6. Press F5 on your keyboard to launch the application in debugging mode. This should launch BC and present the message above.
Once the message has been cleared, the application will continue to load the Customer List.
In the next article, I will talk about connecting to a source code repository and what else we need in order to get our environment fully ready. I will also cover some techniques that are much more adaptable to Microsoft Dynamics GP developers as far as working with AL files and folders and how we can leverage our Dexterity knowledge here to help us administer our projects. Until next post! MG.- Mariano Gomez, MVP
In Part 2 of this series, we covered the full installation of Docker Desktop, used to run the Dynamics 365 Business Central containers. We also saw how to use PowerShell to enable both the Hyper-V and Containers features on Windows 10.
This article will focus on the installation and troubleshooting of the Dynamics 365 Business Central containers and will provide step by step instructions on how to accomplish this. Remember, there are quite a bit of resources out there, so here they are:
But the goal of this series is to help Microsoft Dynamics GP ISVs draw similarities and contrasts with their multi-developer Microsoft Dexterity development environments.
Now that Docker is been installed, we can effectively proceed to lay down the BC containers. This will create a full virtualized environment with all the BC components needed for development purposes. This equates to having a full environment with Microsoft Dynamics GP, Web Client, IIS, and SQL Server in place for developers to code against.
Business Central Containers Installation and Troubleshooting
1. To begin the installation, we must install the NavContainerHelper PowerShell module from the PowerShell Gallery, which contains a number of PowerShell functions, which helps running and interacting with the BC containers.
In the process of installing the NavContainerHelper module, you will be asked to add the latest NuGet provider to be able to retrieve any published packages. After the installation of the NuGet provider, I went to import the NavContainerHelper module and ran into the following error, advising me that running scripts was disabled on the system I was attempting to install on.
By running the Get-ExecutionPolicy command, I was able to identify that all PowerShell execution policies on my machine were set to Undefined, which in turn prevents unsigned scripts from being executed.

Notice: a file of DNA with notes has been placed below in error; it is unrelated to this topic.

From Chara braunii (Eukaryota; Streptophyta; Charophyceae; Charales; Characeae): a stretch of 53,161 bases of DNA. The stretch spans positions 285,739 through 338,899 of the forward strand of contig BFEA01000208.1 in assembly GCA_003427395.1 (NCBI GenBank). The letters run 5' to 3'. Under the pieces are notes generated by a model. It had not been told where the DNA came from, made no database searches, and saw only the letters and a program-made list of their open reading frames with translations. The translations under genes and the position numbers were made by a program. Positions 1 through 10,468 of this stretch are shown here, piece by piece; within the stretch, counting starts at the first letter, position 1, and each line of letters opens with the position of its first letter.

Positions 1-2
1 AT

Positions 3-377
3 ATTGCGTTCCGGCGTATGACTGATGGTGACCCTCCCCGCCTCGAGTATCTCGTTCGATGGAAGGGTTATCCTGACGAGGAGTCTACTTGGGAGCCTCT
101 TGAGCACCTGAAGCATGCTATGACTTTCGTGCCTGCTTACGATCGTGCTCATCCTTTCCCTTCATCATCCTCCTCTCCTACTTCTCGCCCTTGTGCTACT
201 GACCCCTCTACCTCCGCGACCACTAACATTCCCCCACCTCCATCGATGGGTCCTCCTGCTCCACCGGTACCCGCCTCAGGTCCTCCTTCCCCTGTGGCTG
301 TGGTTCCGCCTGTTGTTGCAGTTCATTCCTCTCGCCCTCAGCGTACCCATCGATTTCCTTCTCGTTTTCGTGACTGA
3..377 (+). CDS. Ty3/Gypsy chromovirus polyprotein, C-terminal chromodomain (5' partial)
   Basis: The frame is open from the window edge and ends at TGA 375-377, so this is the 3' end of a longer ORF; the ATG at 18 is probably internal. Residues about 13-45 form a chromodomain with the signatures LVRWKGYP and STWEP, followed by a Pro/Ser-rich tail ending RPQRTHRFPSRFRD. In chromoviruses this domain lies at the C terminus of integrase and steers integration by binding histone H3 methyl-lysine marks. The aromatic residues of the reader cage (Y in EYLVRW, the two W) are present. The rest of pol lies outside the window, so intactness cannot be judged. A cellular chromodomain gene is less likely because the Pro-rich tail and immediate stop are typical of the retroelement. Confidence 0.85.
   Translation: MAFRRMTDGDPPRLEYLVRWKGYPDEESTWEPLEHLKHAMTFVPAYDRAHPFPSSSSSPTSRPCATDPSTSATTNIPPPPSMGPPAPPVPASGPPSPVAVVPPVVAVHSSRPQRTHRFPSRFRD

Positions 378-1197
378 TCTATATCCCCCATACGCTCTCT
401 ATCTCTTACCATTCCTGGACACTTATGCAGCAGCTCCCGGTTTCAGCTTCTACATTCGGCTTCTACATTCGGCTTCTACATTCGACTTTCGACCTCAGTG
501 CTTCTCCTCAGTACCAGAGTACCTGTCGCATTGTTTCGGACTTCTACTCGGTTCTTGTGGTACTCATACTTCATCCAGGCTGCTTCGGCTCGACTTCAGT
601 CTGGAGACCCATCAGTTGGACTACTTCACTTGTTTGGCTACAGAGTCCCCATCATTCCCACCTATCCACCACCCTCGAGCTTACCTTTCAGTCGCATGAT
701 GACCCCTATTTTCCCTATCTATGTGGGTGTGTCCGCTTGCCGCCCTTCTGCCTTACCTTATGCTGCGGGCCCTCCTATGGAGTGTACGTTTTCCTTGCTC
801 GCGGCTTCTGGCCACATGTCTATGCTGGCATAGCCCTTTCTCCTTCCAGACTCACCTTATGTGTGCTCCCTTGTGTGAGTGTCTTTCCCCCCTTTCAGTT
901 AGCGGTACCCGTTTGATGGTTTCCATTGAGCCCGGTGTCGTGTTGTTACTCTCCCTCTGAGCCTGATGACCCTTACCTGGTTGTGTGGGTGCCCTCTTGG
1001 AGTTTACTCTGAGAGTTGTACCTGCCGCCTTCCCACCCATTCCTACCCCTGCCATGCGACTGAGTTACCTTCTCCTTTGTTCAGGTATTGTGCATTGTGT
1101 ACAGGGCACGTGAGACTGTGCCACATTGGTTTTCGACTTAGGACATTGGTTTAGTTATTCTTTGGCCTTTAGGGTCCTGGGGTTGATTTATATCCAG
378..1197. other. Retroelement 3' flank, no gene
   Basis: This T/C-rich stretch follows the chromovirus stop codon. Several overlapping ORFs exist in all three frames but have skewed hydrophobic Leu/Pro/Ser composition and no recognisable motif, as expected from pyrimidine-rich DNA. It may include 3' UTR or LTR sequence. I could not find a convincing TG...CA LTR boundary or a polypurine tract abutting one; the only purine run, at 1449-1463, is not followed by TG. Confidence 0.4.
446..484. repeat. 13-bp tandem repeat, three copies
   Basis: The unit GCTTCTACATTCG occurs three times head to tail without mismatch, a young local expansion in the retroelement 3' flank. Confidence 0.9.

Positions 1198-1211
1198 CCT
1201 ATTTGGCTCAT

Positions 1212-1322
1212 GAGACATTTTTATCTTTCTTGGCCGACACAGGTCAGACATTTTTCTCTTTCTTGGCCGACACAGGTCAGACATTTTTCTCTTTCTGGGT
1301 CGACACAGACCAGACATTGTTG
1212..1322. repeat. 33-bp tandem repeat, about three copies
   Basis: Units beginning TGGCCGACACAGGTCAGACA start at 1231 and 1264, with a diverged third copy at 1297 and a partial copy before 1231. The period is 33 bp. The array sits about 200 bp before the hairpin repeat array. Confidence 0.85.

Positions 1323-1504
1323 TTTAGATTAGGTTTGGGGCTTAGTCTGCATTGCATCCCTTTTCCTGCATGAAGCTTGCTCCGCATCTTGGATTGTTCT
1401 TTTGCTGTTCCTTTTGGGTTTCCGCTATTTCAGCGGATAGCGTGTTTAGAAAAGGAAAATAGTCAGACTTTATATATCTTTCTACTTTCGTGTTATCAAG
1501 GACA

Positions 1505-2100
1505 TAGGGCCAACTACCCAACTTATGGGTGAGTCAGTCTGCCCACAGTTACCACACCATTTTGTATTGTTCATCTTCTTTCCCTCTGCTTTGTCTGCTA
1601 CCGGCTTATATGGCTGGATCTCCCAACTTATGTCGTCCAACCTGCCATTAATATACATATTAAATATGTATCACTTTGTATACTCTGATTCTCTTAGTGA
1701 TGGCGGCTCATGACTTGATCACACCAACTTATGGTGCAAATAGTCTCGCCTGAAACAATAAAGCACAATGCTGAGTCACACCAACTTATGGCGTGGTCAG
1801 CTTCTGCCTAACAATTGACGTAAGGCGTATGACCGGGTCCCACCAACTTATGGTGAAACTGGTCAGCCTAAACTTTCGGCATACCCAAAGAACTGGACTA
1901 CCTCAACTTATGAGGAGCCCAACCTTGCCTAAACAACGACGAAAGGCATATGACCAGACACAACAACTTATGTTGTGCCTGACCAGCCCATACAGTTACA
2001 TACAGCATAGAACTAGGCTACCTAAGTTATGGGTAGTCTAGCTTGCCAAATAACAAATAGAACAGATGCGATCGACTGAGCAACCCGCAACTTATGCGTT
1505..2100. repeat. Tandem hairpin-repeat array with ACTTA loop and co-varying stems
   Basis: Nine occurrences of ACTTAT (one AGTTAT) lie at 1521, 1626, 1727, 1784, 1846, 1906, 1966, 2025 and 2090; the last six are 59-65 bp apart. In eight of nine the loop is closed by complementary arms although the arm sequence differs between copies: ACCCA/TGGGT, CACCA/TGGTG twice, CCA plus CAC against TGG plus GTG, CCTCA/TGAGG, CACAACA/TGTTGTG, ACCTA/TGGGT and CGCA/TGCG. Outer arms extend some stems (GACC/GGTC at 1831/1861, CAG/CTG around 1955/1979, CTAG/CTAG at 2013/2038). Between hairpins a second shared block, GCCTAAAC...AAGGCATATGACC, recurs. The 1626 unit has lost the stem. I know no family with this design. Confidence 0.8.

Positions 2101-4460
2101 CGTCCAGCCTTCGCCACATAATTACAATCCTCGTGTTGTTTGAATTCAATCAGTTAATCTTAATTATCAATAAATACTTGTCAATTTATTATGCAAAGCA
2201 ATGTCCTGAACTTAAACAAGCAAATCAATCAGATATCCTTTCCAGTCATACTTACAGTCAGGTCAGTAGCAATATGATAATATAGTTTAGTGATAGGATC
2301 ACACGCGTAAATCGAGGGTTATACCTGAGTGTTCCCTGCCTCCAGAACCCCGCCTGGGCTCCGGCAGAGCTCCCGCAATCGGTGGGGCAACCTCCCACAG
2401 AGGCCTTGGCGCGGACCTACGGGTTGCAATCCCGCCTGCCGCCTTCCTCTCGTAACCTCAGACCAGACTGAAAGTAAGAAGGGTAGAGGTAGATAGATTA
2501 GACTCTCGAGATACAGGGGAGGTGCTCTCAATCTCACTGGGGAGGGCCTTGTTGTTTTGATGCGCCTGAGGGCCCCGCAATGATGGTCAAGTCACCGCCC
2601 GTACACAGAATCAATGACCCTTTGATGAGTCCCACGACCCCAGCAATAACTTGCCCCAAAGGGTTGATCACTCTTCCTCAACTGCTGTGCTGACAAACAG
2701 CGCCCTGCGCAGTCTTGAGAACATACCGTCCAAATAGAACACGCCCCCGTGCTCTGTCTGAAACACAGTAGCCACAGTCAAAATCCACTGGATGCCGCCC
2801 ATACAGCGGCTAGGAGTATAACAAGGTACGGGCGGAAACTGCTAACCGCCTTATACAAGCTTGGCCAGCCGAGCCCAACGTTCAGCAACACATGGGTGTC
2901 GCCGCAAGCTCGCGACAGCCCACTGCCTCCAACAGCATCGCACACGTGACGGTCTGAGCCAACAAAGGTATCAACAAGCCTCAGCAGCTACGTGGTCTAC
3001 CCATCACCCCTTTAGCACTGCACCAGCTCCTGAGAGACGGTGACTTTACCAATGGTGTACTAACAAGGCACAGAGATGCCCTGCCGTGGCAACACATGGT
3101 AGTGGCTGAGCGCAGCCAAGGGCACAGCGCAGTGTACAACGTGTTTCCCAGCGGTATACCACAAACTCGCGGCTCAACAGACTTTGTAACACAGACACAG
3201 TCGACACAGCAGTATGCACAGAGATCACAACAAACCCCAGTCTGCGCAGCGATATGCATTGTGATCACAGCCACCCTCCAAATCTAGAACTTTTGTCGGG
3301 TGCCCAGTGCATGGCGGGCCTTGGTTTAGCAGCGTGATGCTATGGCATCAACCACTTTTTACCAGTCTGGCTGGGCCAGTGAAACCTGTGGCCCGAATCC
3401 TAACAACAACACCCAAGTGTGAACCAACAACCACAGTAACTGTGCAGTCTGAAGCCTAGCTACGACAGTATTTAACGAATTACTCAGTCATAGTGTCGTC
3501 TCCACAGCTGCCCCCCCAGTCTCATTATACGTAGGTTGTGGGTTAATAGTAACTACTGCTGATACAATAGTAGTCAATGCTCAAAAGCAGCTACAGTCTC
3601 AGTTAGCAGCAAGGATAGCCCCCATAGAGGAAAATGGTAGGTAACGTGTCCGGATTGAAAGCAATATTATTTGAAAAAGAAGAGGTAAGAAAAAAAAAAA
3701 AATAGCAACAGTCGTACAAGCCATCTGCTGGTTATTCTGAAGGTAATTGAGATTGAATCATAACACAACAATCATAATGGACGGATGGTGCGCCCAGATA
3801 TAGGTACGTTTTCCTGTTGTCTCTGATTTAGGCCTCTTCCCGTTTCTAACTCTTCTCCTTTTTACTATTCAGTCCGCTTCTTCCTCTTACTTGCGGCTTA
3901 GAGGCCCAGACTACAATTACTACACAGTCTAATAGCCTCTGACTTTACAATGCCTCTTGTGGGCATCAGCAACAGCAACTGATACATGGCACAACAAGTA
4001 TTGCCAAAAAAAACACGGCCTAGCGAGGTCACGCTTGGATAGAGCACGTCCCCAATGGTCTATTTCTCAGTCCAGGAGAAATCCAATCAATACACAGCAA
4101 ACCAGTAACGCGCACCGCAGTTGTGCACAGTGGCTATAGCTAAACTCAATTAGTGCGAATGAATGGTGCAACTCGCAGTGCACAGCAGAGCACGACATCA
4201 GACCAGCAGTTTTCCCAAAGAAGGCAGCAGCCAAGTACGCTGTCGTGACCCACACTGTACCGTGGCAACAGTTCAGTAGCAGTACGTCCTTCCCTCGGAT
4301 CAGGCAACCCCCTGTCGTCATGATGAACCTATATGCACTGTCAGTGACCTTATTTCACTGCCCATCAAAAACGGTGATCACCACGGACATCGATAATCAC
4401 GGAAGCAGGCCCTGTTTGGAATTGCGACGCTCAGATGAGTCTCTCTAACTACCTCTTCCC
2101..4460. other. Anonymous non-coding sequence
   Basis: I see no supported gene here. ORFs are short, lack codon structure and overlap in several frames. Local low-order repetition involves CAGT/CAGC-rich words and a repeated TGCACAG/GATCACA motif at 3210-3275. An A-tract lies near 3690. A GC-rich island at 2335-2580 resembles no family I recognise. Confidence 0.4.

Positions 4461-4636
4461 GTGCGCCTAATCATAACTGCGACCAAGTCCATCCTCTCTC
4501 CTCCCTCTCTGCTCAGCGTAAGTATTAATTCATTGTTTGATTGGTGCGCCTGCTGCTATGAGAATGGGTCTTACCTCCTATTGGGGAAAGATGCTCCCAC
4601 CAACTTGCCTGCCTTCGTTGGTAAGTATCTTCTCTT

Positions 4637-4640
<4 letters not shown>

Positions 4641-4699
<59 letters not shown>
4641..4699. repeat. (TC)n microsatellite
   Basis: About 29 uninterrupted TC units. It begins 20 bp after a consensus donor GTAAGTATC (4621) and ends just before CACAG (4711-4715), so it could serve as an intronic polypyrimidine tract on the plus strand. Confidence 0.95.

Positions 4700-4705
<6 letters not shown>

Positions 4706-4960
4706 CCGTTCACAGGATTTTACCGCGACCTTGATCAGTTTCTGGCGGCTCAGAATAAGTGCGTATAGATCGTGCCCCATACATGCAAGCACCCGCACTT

Since I was installing this on my local machine, I simply wanted to bypass any restrictions within the current user scope.
2. With the installation of the NuGet provider and the changes to the script execution policies in place, it was time to call Import-Module to add the NavContainerHelper module.
Importing the module is a quick step.
3. Finally, it's time to create the BC containers. This is done by calling the New-NavContainer function (from the NavContainerHelper module). You will be prompted to create a user name and password to access the container and BC once installed. Here's the full call:
4. The container files are downloaded onto disk and are extracted.
5. Once all the files are extracted, the container is initialized by Docker. If all goes well, you should see a message letting you know that the container was successfully created.
Container created successfully
If you close the PowerShell window, you will notice a new set of icons on your desktop that will allow you to load BC running on the container, as follows:
Demo-bc Web Client: shortcut to the BC web client application
Demo-bc Command Prompt: access to the container command prompt
Demo-bc PowerShell: access to the PowerShell prompt running on the container
Demo-bc Windows Client: launches the Microsoft Dynamics NAV on-premises client
Demo-bc WinClient Debugger*
Demo-bc CSIDE: launches the CSIDE development environment for BC.
Desktop after a successful BC container deployment
Double-click on the Demo-bc Web Client icon to test the container deployment.
With the installation of Docker and BC containers, we have completed all the supporting environment setup. Be sure to play around with the new options, in particular, with both BC web client and Windows client components. It is important you begin to gain an understanding of the functional aspects of the application, before you embark in developing for this platform - nothing different than what you already did for Dynamics GP.
We are not quite done here, but since I am supposed to be a rational human being and respect the number of parts I chose for this series, I will start a new series showing how to add Visual Studio Code along with selecting and connecting to a source control repository, to close out this topic, so bear with me. Until next post! MG.- Mariano Gomez, MVP
In Part 1 of this series, I outlined the principles and detailed the reasoning behind why we chose to build our Microsoft Dynamics 365 Business Central development environment using Windows Docker containers.